You stumble into a room, by chance, and before your eyes appears a wondrous display. As you get closer, amazing events start to unfold. You savour the sounds, words, images, and when they seem wind down you think the curtain is about to fall. But no, the scene just shifts, and new marvels materialise. And all this happens not once, but several times over, each unlike the others.

Fragment of an engraving by John James Audubon

This is how I felt last night when I discovered this site (thanks to soc.motss’s Corry W.). It belongs to the Musée de la civilisation in Québec. It’s bilingual. And it’s astonishing.

(Notes: You need Macromedia Flash to view the site. Without Flash, you’ll still be able to look at John James Audubon’s 435 magnificent engravings. The image on the right is a very small portion taken from one of them, © Musée de la civilisation. I use it in the same sense and spirit in which I would quote from a text.)

If you live within regional public transport distance of Paris you can visit the Louvre the way you would explore a town or, if that is more to your liking, a shopping neighbourhood: just agree on a meeting place and time and decide on the spot what to do.

This is a great privilege. Feeling down? Go to the Louvre. Seeking inspiration? Go to the Louvre. It’s a rainy Sunday afternoon and your summer holidays have just begun? Go to the Louvre. It is adviseable to go among friends if you have compatible museum-visiting styles, for otherwise you will always want to drop by the departments you visited before, all too aware of how much you have missed.

This, then, is what a friend and I did yesterday. We were heading vaguely towards French 19th-century sculpture, which I am not particularly interested in but my friend had not seen yet. But before getting anywhere close, we drifted into the temporary Islamic Arts exhibition. And what a stroke of luck this turned out to be. It was an outstanding, sublime, glorious experience. It blew my socks off. Not chiefly due to the presentation: we could have found a few points to criticise (e.g. the lighting, which produced a lot of glare on some of the glass-paneled cabinets, the lack of written notes elucidating the various periods and styles; the fact that it was the first Sunday of the month, when admission is free, didn’t help either). But we didn’t feel like quibbling.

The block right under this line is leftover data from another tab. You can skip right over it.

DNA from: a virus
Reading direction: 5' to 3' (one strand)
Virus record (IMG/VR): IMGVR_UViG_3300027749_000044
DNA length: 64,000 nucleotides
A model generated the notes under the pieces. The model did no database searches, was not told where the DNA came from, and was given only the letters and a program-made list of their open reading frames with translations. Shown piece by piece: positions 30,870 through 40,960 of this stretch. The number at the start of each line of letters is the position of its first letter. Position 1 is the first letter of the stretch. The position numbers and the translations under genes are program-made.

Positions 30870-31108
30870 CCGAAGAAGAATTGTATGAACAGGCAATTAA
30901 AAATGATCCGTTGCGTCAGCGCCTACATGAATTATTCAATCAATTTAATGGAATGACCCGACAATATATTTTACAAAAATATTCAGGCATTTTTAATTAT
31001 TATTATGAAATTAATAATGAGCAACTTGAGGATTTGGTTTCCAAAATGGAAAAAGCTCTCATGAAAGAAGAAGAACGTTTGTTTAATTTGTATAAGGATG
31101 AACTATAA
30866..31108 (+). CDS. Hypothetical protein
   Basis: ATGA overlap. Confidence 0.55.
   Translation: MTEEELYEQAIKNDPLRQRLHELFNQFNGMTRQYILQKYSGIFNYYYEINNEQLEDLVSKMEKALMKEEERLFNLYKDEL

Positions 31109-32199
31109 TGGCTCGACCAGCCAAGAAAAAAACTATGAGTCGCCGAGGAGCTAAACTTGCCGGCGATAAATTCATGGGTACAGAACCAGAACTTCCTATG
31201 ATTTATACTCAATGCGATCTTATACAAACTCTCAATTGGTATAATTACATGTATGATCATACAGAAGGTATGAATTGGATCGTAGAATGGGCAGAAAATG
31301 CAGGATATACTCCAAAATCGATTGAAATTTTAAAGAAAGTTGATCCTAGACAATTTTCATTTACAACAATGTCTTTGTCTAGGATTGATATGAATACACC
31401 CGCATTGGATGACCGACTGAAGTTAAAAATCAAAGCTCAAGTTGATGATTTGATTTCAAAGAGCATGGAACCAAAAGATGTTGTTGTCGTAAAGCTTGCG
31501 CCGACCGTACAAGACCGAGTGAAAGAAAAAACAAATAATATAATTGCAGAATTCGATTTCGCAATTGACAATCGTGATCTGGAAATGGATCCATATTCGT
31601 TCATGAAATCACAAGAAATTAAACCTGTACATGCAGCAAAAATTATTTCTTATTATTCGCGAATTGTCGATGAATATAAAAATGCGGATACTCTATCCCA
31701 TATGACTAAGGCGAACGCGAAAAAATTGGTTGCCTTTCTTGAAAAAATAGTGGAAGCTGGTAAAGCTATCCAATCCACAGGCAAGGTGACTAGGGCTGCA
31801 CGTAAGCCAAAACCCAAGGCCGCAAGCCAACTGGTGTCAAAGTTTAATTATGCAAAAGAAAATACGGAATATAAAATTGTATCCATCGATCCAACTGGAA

I have always snubbed Decorative Art. But we all have to eat our words at one point or another. Those artists achieved a level of artistic expression I would not have imagined possible. I am talking about crockery and other household items, paneled surfaces, lamps … Starting from the 9th century, they were able to produce blown-glass vases and lamps of prodigious delicacy and craftsmanship. As for science, just look at this mid 12th-century engraved and silver-incrusted celestial sphere and tell me you are not speechless.

Owing to the crowd of people, I tired out quickly, and we stayed for only just over an hour. I’m definitely going back with my camera this week. The Louvre, thankfully, allows photography.

You can see a very small number of the exhibits through the Louvre link above (choose “Selected works”) or in this slideshow. The image file of the panel depicted there – the photo is very far from doing justice to the original – was subjected to a quick and dirty gimp job to create this site’s present background. Yes, it is a sacrilege and clashes with whatever design idea I may have had in mind. (Feel free to steal, change and use it, or leave a comment if you want me to send you the file.)

President Chirac demanded last December that the Louvre open a permanent Islamic Arts department, so we are going to get one in 2009. It might be the only time I say this, but he has my unqualified approval. The temporary exhibition runs until April 2005.